Like many colorful words, foofaraw has its roots in American history. The word first appears in the writings of pioneers of the American West (about 1850-1910). The word appears with several variant spellings: froufraw, for farrow, and fofaraw. The word originally referred to baubles and frivolous trinkets, that pioneers used in trade, but sometime after 1930, the word took on a new meaning: making a big fuss over something. Although it is easy to romanticize about life as an intrepid pioneer under the spacious skies of the American West, working the land for food and shelter, life for the early pioneers was brutally difficult. Early settlers could only survive through sheer will and determination and unwavering adherence to the Protestant work ethic. You can see why they needed a word like foofaraw — there just wasn’t anytime for making a big fuss over anything. If you want proof, watch one of the most fascinating historical reality shows on PBS: Frontier House (2002), where the filmmakers selected three modern families to live life exactly like the pioneers who lived in Montana in the 1880s for five months. Each family had to establish a homestead and master the skills of that time: animal husbandry, carpentry, chopping wood, clothes washing, cooking, farming, gardening, harvesting skills, personal hygiene (realize there was no toilet paper), sewing, and soap making. There is no need to provide any spoilers, but let’s just say that all three families struggled to get through the five months.

Let us return to our discussion of the word: so how did the pioneers come up with this strange-sounding word in the first place? Etymologists believe the word is a a mishearing of the Spanish word fanfarron (“braggart”), making it sort of a linguistic mondegreen. Another possibility is that it is derived from the French word froufrou (the rustling sound made by a dress or showy ornamentation) or the French phrase for fou faraud (“a foolish dandy”). So the next time you hear a cat cough up a hairball, don’t make a foofaraw over it.

ENJOY THE BOOK. If you love reading Atkins Bookshelf, you will love reading the book — Serendipitous Discoveries from the Bookshelf. The beautifully-designed book (416 pages) is a celebration of literature, books, fascinating English words and phrases, inspiring quotations, literary trivia, and valuable life lessons. It’s the perfect gift for book lovers and word lovers.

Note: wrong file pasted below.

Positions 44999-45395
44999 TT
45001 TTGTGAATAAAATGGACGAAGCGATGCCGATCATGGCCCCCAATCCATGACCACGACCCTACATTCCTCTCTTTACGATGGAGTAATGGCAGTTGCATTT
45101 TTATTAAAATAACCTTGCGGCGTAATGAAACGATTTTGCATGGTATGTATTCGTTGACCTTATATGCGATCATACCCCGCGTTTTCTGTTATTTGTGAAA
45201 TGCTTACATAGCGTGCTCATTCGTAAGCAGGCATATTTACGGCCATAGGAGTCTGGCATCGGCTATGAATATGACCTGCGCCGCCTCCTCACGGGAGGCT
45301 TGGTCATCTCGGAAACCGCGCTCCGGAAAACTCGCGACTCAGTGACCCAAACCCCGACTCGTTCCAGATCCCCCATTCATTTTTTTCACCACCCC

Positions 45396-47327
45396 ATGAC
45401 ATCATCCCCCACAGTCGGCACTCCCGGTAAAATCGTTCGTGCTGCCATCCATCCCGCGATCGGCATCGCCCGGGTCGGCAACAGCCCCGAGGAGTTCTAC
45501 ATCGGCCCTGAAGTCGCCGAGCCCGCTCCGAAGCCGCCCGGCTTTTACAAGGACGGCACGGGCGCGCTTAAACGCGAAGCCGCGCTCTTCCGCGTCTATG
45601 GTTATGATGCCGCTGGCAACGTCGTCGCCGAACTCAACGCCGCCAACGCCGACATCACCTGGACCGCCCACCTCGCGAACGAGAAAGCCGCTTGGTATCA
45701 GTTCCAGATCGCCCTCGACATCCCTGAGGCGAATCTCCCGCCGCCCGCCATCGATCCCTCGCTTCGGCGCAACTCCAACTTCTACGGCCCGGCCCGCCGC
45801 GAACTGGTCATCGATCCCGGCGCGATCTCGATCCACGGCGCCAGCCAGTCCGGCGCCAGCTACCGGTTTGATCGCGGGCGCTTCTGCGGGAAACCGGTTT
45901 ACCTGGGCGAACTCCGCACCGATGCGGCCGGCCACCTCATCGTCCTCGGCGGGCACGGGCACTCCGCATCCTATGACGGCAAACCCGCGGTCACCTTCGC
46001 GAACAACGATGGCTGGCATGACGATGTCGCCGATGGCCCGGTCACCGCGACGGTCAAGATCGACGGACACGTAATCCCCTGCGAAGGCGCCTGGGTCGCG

SHARE THE LOVE: If you enjoyed this post, please help expand the Bookshelf community by FOLLOWING or SHARING with a friend or your readers. Cheers.

Read related posts: Words Invented by Dickens
What is the Sword of Damocles?
There’s a Word for That: Esprit de l’escalier
There’s a Word for That: Jouissance
There’s a Word for That: Abibliophobia
There’s a Word for That: Petrichor
There’s a Word for That: Deipnosophist
There’s a Word for That: Pareidolia

There’s a Word for That: Macroverbumsciolist
There’s a Word for That: Ultracrepidarian
There’s a Word for That: Cacology

For further reading: pbs.org/show/frontier-house/

Word of the Year 2021

alex atkins bookshelf words

“For last year’s words belong to last year’s language,” wrote the poet T. S. Eliot, “and next year’s words await another voice.” To that observation, we can add: this past year’s words also define the language, the conversations, or more accurately, the zeitgeist of the year. And let’s be frank — 2021 was a disappointing year. It was supposed to be a dramatic improvement over 2020, but instead turned out to be a slight improvement — it’s like lighting up a firework expecting it to shoot up into the sky to dazzle us with explosions of colorful light, only to see it sputter and nosedive, landing with a loud thud.